One important piece of the sensory diet puzzle is the successful implementation of strategies. This is the part of actually using sensory activities, brain break, movement activities, calm down corners, sensory tools, etc.

    We’ll go into how this looks in more detail below, but it’s important to remember that the sensory diet template plays a big role. Actually scheduling strategies and implementing them into day to day tasks is part of the sensory lifestyle.

    There is more to a sensory diet than applying sensory input or encouraging a child to participate in sensory play activities. Knowing how and why a sensory diet should be created is essential to success, safety, and carryover of sensory strategies.

    As individuals, we tend to choose activities and experiences that are pleasurable. We enjoy snuggling up under a thick blanket at the end of the day. We tend to shy away from unpleasant sensations such as a static shock that happens every time we use that certain blanket.

    Likewise, some of us are thrill seekers and enjoy experiences like jumping from airplanes or bungee jumping. Others like to stay firmly on the ground and play it safe when it comes to leisure activities.

    Similarly, our clients or children who struggle with sensory processing can present with different preferences, as discussed in The Sensory Lifestyle Handbook.

    Steps to Create a Sensory Diet

    The key to successful integration of a sensory diet is ensuring the clinical strategizing and application are fit into the specific needs of the individual. However, combining the needs of an individual with interests and preference along with application of specific steps ensures successful creation of a sensory diet.

    There are specific steps to creating a sensory diet. Let’s go through the process:

    1. Analyze/Identify
    2. Strategize
    3. Sensory Diet Template/ Apply Sensory Strategies
    4. Monitor

    Step 1: Analyze/Identify- The first level in creation of a sensory diet requires identification of sensory related behaviors, attention issues related to impaired sensory input, challenges with focus or emotional regulation as a result of sensory needs, or meltdowns that impair functioning.

    This level of sensory diet creation requires assessment and identification of each challenging issue. Sensory behaviors should be identified and charted. This includes jotting down when specific behaviors occur, the setting where meltdowns occur, and antecedent to the behavior.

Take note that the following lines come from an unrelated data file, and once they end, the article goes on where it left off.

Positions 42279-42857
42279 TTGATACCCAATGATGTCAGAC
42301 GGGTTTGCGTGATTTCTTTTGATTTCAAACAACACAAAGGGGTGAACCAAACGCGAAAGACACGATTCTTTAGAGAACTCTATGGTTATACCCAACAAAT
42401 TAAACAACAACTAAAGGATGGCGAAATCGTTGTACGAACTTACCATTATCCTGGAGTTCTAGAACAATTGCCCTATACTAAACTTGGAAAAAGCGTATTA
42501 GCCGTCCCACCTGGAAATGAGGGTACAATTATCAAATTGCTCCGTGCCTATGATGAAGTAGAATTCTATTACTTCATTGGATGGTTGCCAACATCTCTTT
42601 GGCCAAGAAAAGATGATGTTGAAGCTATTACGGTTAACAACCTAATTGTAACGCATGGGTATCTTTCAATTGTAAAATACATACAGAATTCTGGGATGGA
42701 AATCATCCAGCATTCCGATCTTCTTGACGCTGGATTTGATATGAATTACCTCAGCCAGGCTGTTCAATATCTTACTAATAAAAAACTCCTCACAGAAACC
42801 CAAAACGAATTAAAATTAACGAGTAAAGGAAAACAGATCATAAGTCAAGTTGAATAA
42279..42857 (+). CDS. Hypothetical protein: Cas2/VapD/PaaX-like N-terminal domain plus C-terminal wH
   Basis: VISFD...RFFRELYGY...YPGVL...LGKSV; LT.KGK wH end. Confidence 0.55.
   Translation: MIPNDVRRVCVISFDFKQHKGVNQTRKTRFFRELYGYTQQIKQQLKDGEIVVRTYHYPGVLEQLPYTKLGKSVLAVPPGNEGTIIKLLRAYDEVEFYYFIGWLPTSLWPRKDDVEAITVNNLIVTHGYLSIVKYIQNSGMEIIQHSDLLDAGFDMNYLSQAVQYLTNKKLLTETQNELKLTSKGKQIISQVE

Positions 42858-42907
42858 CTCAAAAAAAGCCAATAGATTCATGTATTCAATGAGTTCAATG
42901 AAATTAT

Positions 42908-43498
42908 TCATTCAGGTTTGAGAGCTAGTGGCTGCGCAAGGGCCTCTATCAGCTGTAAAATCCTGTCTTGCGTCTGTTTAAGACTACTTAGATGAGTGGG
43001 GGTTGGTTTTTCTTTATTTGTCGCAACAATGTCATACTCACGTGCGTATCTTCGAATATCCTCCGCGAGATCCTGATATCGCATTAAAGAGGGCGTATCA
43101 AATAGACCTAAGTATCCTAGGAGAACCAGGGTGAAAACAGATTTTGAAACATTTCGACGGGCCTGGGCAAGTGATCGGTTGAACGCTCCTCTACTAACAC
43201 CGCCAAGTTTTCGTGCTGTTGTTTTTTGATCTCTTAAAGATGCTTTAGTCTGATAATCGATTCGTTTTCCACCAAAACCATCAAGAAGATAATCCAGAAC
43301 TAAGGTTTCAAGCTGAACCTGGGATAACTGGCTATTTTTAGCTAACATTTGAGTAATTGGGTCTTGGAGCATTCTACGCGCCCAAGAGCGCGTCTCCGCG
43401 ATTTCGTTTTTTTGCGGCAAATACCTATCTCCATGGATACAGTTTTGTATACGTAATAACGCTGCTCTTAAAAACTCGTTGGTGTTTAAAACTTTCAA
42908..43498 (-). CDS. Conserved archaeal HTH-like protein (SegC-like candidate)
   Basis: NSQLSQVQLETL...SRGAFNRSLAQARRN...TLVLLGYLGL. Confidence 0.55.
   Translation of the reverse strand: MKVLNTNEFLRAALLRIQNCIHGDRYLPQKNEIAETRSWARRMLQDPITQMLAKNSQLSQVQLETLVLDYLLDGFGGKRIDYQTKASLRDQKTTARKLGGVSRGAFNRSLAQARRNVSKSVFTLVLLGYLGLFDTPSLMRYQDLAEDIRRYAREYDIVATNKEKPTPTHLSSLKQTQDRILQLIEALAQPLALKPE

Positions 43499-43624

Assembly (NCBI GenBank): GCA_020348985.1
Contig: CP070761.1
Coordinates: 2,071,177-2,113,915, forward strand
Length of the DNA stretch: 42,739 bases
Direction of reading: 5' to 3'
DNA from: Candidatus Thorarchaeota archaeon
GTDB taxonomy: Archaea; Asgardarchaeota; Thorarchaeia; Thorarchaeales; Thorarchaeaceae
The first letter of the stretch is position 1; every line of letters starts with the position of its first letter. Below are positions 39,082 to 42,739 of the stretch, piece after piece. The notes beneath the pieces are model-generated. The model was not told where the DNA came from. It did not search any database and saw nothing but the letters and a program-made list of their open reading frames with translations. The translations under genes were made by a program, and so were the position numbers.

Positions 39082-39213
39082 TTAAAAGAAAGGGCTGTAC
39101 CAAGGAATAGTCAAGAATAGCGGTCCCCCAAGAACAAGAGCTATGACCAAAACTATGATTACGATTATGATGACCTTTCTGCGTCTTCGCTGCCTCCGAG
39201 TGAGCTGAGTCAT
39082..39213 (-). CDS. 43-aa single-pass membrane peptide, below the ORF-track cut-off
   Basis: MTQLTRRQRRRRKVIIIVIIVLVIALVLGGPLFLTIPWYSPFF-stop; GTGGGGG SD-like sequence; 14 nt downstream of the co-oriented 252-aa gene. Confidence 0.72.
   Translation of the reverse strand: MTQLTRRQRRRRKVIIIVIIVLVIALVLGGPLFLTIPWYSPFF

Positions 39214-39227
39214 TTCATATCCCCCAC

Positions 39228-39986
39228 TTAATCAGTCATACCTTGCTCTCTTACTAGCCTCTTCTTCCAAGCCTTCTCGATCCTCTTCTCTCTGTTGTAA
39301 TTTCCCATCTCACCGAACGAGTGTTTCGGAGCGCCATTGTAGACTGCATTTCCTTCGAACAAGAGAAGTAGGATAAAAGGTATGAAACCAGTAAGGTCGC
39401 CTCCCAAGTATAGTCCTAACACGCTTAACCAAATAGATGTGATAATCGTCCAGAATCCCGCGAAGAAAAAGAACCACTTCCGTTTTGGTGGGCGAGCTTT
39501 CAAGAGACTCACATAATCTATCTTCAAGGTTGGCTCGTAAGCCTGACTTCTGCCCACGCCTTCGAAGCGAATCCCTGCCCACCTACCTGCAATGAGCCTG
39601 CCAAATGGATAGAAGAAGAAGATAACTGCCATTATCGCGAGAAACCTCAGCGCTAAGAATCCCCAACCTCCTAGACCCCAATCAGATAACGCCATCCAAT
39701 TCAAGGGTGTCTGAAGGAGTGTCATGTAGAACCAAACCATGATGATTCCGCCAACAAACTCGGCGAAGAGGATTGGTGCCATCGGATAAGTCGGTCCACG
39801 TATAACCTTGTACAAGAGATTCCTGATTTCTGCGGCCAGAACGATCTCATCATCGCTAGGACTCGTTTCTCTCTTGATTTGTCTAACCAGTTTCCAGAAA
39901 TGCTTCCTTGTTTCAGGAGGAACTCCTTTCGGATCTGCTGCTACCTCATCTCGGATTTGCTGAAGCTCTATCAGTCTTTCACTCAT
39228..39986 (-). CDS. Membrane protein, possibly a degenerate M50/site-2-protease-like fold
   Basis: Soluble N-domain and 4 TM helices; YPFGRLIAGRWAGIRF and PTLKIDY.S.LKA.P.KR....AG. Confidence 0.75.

Make detailed notes that describe the action, the environment, the disabilities, and the impact on function, safety, learning, social participation, etc. When taking the time to analyze sensory impact on function, it’s important to look for issues that may be impacting the individual’s functional performance.

    Make notes on things such as:

    • Actions/behaviors- how is the individual responding in situations?
    • Environment- where is the situation occurring
    • Timing- when does the behavior occurring? What happens just before the behavior or actions?
    • Co-existing considerations- what else is occurring during the behavior or action?

    Sensory related issues can be charted in a methodological manner or they can simply be written down on a scrap paper. The point is to identify the issues through analyzation and to record them.

    Identifying sensory needs when beginning the sensory diet process is much like keeping track of a food diary or sleep diary. In these situations, you’ll also want to mark down every detail including how one is feeling emotionally, physically, and other considerations. Just like these types of diaries help to identify what is really going on in a food diet, a sensory diary can help to support and identify needs for creating a sensory diet.

    The Sensory Lifestyle Handbook contains printable data collection forms that can be used to analyze and identify sensory-related actions, behaviors, and resulting issues.

    After dysfunctional behaviors are identified, the reason behind the behaviors should be described.

    Step 2: Strategize/Reasoning- The next level in creating a sensory diet involves identifying the “why” behind the behaviors. Think about why the individual may be responding, or reacting to sensory input or environmental input in the way that they are. Can you come up with rationale that describes actions?

    Ask yourself questions to strategize on the “why” behind sensory-related behaviors:

    • Is it an unmet sensory need that causes a child to bolt down the hallway?
    • Is the reason the child chews on all of their clothes because they need more proprioceptive input?
    • Did the child not get enough sleep?
    • Is the routine off?
    • Was a transition done without warning or preparation?
    • Was the individual at a level of stress?

    Use this information to come up with predictions and opportunities to support the individual with specific accommodations or modifications to the environment.

    In The Sensory Lifestyle Handbook, you will find printable sensory-based behavior screening tools that can be used to identify the underlying sensory needs leading to a behavior or action.

    Additionally, resources in the book allow for strategizing to address existing sensory challenges for an individual. The best part is that the pages can be printed off and used over and over again for a single individual or for many individuals. 

    Step 3: Create a Sensory Diet Template and Apply/Trial Various Sensory Strategies- In this stage of sensory diet development, strategies need to be trialed for effectiveness within the lifestyle of the child and family. Sensory strategies need to be incorporated as indicated across a variety of settings, based on various sensory needs as they change throughout the day.